No chance for imitators

Sustainability initiative: Counterfeit prevention

Product counterfeiting causes considerable damage to businesses. According to a study by the European Commission, 2011 saw the seizure of more than 103 million counterfeit products, which were responsible for over EUR 1.1 billion of economic damage – and these figures are set to increase. By our calculations for mechanical engineering in OstWestfalenLippe, this equates to around EUR 680 million in lost revenue and some 3,200 job losses in 2011. The Leading-Edge Cluster it’s OWL is particularly involved in developing intelligent products that are likely to have considerable market potential, making them highly attractive to product counterfeiters. It is vitally important for original manufacturers to protect their products from the start if they wish to survive. Existing protective mechanisms are not equipped for this as yet. Newly developed, intelligent products are extremely complex as they are based on interaction between engineering and information technology and integrate new functions such as self-optimization. There is a need to develop new protective processes that are specially tailored to these products.

The aim of the counterfeit prevention sustainability measure is to develop a set of tools – including a process to identify potential threats and a database of protective mechanisms – to provide preventive protection for intelligent products. In this way, companies can integrate suitable protective measures as early as the product development stage.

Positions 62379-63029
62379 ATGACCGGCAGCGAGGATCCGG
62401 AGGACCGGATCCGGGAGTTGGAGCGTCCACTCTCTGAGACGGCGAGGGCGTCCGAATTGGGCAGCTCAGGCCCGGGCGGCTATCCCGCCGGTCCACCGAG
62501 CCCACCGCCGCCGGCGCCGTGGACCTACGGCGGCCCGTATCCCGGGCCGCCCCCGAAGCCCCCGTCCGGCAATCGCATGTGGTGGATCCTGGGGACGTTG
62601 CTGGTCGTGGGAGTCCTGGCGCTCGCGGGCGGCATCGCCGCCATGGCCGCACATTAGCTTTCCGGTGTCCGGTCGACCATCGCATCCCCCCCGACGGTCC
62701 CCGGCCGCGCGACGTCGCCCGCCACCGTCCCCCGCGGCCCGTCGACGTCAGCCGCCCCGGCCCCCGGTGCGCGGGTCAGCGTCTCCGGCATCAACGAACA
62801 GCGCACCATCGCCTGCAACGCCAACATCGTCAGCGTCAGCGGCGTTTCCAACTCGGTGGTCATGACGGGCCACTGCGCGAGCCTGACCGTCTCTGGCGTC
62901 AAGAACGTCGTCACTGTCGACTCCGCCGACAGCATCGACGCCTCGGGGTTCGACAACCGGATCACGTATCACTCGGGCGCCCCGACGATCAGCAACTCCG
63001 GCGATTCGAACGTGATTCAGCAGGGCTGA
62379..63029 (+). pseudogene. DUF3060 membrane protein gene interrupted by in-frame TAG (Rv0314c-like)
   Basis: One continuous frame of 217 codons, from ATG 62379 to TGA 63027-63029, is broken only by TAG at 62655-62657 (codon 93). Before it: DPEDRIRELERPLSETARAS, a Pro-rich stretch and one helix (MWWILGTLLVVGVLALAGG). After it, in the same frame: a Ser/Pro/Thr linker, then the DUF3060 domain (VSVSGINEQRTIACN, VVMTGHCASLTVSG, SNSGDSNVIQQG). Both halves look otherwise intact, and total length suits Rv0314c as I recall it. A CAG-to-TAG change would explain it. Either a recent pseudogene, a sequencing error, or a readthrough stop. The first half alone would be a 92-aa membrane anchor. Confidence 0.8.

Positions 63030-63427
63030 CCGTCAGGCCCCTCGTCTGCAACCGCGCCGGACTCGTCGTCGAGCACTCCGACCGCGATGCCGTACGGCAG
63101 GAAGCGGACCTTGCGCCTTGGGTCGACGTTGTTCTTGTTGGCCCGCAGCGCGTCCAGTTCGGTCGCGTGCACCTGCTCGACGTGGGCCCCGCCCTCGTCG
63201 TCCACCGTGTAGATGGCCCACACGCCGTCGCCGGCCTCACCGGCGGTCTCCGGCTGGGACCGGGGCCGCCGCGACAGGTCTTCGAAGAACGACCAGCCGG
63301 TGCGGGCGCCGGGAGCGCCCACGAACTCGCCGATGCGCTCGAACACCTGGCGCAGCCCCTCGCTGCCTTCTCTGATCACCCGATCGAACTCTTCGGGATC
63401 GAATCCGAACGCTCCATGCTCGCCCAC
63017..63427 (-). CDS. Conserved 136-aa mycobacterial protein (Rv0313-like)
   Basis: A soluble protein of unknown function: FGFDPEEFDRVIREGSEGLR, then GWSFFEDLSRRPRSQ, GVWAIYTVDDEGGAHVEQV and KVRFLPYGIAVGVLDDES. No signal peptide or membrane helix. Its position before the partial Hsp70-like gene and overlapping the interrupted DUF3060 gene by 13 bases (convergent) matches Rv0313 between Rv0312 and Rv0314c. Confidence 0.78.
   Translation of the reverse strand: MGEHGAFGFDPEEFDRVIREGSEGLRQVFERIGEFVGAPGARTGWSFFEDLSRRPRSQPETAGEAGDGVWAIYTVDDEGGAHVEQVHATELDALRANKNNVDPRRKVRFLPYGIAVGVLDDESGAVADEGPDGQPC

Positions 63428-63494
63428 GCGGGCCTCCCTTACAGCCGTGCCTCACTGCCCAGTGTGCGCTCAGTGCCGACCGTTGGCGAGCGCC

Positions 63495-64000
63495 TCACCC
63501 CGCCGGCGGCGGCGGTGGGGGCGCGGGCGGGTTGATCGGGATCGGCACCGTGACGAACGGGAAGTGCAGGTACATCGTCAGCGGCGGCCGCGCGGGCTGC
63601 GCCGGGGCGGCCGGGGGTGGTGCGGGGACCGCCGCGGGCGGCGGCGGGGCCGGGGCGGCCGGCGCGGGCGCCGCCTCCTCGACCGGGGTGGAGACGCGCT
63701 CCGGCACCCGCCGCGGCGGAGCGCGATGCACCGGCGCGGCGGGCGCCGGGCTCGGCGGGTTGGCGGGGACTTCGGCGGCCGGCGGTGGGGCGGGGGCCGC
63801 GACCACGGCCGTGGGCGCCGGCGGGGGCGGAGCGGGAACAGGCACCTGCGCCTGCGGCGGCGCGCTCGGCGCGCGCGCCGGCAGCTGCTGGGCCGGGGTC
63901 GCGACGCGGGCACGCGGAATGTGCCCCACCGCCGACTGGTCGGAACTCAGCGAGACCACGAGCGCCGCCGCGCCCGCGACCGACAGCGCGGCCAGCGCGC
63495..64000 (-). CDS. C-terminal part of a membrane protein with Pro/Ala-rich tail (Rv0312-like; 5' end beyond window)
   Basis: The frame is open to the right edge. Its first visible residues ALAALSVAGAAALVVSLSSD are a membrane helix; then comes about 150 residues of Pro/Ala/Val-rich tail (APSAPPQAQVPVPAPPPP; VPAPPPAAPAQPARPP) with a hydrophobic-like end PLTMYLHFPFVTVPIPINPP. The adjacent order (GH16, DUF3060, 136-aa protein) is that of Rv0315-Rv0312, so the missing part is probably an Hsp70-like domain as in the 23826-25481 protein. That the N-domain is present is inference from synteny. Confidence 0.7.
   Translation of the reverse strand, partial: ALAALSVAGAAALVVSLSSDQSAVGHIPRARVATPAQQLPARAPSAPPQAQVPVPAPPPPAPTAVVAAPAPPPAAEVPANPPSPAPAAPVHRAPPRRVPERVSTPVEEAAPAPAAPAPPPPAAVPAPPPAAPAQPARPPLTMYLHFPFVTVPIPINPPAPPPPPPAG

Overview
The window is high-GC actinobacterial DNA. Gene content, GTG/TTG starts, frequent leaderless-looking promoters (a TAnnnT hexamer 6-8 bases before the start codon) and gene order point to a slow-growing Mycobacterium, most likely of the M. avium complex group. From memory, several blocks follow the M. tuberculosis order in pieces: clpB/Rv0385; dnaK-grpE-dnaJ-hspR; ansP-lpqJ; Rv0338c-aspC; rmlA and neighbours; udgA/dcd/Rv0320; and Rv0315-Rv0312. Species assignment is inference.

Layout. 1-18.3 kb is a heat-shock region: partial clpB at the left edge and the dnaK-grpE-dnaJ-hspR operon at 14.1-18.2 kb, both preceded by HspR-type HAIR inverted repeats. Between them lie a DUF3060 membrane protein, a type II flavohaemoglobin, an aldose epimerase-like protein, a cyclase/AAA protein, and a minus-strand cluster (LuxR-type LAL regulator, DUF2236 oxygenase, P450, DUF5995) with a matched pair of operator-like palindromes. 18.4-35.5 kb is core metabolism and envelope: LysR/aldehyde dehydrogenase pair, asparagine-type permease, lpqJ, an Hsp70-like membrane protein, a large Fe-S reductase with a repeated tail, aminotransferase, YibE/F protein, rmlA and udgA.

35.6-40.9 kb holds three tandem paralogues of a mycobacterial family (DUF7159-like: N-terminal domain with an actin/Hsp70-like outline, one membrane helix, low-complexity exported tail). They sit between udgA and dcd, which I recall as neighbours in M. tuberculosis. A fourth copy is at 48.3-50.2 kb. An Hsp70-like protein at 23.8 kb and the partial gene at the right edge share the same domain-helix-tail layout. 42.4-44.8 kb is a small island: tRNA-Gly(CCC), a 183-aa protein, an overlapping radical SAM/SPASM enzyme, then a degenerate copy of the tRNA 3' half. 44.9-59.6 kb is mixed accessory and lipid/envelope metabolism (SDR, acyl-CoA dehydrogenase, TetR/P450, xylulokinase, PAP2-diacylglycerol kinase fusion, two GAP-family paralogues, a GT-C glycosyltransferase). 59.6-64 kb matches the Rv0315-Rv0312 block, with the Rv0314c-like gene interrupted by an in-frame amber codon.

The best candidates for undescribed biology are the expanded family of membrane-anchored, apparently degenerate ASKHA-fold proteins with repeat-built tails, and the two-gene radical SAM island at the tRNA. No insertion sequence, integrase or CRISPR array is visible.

This is accomplished by expanding on ConImit’s threat assessment-based analysis of product protection needs. Companies can use this to identify what development, materials and manufacturing technologies are at risk and in need of particular protection, e.g. the control “intelligence” in a device or the specific functional properties of a nozzle. Sensitive technologies can therefore be protected with individually designed measures that companies can use as early as the product development stage. Examples include integrating hidden markings or product properties that require the use of new “additive” manufacturing processes. The functionality and effectiveness of the threat analysis and protective measures are tested on selected products. Based on this experience, the protective measures are optimized in terms of user-friendliness and practicality, and then made available in a database.

The set of tools developed in the project allows companies to effectively protect their new products against counterfeiting by independently identifying potential threats and integrating suitable protective mechanisms as early as the product development stage, which provides a competitive edge. The results can be used by many businesses, for instance in mechanical engineering, the electrical industry and the automotive supply industry. The toolkit is self-supporting. To ensure its continuation once cluster funding expires, a network must be established to protect against product counterfeiting and the internet platform must be developed further.

Project duration
01 January 2013 - 30 June 2017

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